US 7292626 B1 Abstract An ADSL modem includes a modulator unit with an output analog expander and/or a demodulator unit with an input analog compressor. The modulator unit further includes (a) a first DSP engine outputting a plurality of k-bit words to a non-linear discrete compressor, which compresses the words into plurality of m-bit words wherein m<k; and (b) a digital-to-analog unit that converts the m-bit words into an analog signal for input to the analog expander.
Claims(17) 1. A discrete multi-tone modulator comprising:
a digital signal processor producing a digital signal comprising k-bit words;
a discrete compression unit receiving the digital signal and compressing the k-bit words into m-bit words, wherein m is less than k; and
a digital-to-analog converter receiving the m-bit words from the discrete compression unit and converting the m-bit words into m analog signals for concurrent transmission over a transmission channel having m sub-channels;
wherein k and m are integers and the discrete compression unit maps the k-bit words to the m-bit words based on a discrete compression function that is effectively continuous with respect to a resolution of the digital-to-analog converter.
2. The discrete multi-tone modulator according to
3. The discrete multi-tone modulator according to
4. A discrete multi-tone demodulator comprising:
an analog-to-digital converter receiving n analog signals concurrently transmitted over a transmission channel having n sub-channels and converting the n analog signals into a digital signal comprising n-bit words;
a discrete expansion unit receiving the digital signal and expanding the n-bit words into k-bit words, wherein k is greater than n; and
a digital signal processor receiving and operating on the k-bit words;
wherein k and n are integers and the discrete expansion unit maps the n-bit words to the k-bit words based on a discrete expansion function that is effectively continuous with respect to a resolution of the analog-to-digital converter.
5. The discrete multi-tone demodulator according to
6. The discrete multi-tone demodulator according to
7. An asymmetrical digital subscriber line discrete multi-tone modem comprising:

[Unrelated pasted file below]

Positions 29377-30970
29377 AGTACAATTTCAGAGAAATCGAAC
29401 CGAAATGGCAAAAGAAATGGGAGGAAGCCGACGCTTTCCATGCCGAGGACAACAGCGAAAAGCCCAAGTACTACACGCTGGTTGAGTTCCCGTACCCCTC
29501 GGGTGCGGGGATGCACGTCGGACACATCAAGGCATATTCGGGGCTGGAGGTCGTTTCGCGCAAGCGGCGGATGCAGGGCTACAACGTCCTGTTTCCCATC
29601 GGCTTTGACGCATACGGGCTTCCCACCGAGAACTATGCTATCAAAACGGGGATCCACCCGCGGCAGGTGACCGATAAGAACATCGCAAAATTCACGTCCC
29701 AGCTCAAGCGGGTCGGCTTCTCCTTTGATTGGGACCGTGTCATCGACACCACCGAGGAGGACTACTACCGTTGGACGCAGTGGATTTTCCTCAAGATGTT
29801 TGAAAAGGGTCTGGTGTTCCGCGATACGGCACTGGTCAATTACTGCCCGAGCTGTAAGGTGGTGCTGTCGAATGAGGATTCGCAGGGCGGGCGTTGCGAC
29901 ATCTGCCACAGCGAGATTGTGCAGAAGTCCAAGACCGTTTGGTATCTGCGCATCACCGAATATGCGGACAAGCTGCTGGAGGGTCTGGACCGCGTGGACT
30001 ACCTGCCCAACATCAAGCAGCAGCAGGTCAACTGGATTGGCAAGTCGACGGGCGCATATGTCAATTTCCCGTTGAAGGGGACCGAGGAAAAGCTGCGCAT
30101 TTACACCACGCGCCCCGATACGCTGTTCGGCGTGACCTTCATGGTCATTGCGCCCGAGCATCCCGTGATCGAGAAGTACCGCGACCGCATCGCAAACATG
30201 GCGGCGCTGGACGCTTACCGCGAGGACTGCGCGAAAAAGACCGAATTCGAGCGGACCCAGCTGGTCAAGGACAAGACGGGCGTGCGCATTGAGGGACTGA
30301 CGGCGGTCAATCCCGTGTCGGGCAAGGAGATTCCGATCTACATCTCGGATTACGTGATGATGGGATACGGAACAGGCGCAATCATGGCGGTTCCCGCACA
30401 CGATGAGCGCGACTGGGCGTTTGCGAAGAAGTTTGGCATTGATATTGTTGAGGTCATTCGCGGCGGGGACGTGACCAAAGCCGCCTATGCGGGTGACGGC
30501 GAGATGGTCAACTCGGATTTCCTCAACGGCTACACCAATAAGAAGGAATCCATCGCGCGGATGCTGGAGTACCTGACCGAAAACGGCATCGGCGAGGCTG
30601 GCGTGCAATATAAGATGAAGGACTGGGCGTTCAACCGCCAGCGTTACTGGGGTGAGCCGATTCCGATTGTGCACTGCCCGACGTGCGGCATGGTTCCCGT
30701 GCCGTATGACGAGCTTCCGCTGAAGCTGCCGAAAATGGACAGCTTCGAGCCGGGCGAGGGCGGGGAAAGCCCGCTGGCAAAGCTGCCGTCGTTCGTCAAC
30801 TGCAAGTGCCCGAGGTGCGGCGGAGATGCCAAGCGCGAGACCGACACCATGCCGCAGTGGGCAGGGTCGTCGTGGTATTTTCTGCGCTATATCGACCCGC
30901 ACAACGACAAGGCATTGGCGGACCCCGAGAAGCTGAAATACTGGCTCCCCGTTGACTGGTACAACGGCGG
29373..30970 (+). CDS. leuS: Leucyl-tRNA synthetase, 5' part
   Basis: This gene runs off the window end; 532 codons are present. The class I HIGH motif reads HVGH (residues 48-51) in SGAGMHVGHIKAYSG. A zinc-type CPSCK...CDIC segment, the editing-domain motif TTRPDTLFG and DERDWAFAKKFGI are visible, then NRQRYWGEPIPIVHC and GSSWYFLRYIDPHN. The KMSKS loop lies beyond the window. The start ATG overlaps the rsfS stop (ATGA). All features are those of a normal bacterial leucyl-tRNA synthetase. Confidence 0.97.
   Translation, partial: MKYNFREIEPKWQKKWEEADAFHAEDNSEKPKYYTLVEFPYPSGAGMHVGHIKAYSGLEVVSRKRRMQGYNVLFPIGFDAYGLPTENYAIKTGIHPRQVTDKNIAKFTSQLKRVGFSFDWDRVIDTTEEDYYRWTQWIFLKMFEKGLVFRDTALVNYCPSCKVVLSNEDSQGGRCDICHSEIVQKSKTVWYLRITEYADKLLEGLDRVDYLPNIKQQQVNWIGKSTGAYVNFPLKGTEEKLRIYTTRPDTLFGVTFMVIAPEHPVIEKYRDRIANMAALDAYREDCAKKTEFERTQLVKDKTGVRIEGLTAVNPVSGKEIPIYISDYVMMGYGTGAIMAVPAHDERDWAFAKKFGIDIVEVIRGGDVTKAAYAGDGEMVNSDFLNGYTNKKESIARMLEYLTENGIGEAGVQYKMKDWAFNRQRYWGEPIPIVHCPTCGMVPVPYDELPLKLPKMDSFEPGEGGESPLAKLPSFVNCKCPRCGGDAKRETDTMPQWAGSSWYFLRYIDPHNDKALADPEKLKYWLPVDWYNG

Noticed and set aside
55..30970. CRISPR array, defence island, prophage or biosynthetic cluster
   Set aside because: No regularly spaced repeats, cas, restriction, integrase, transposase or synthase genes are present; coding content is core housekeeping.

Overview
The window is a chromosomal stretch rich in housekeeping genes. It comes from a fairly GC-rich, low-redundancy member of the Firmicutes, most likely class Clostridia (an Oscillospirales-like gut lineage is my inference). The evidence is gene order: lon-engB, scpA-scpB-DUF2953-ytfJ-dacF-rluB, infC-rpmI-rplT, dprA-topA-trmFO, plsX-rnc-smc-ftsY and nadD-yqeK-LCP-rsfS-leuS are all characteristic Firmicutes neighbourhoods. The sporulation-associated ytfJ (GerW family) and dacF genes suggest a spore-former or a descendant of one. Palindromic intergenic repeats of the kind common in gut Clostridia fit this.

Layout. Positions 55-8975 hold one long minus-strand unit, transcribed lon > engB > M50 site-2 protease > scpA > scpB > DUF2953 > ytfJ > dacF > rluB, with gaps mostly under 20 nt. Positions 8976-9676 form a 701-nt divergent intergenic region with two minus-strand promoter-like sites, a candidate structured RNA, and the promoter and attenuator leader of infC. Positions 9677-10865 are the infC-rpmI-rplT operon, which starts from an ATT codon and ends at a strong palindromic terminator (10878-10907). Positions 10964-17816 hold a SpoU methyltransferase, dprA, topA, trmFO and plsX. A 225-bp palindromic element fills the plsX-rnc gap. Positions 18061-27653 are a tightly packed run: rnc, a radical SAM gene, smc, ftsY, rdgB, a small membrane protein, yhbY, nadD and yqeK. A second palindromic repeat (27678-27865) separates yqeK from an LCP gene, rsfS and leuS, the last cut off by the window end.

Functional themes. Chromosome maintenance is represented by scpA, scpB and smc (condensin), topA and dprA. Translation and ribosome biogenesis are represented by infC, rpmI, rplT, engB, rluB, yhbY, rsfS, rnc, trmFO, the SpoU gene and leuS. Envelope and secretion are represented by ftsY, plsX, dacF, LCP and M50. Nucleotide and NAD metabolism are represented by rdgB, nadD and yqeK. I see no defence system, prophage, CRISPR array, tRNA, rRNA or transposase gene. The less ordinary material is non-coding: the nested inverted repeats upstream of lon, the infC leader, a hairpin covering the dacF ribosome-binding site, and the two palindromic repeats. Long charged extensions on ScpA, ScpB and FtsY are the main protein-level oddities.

a modulator comprising:
a first digital signal processor producing a first digital signal comprising first k-bit words;
a discrete compression unit receiving the first digital signal and compressing the first k-bit words into m-bit words, wherein m is less than k; and
a digital-to-analog converter receiving the m-bit words from the discrete compression unit and converting the m-bit words into m analog signals for concurrent transmission over a transmission channel having m sub-channels; and
a demodulator comprising:
an analog-to-digital converter receiving n analog signals concurrently transmitted over a transmission channel having n sub-channels and converting the n analog signals into a second digital signal comprising n-bit words;
a discrete expansion unit receiving the second digital signal and expanding the n-bit words into second k-bit words, wherein k is greater than n; and
a second digital signal processor receiving and operating on the second k-bit words;
wherein k, m, and n are integers and the discrete compression unit employs a compression function that is effectively continuous with respect to a resolution of the digital-to-analog converter.
8. The modem according to
9. The modem according to
10. The modem according to
11. The modem according to
12. A method of modulating a discrete multi-tone signal comprising:
producing a digital signal comprising k-bit words;
compressing the k-bit words into m-bit words, wherein k and m are integers and m is less than k;
mapping the k-bit words to the m-bit words based on a discrete compression function;
employing a compression function that is effectively continuous with respect to a resolution of a digital-to-analog converter; and
converting the m-bit words into m analog signals for concurrent transmission over a transmission channel having m sub-channels.
13. The method according to
14. The method according to
employing an A-law compressor.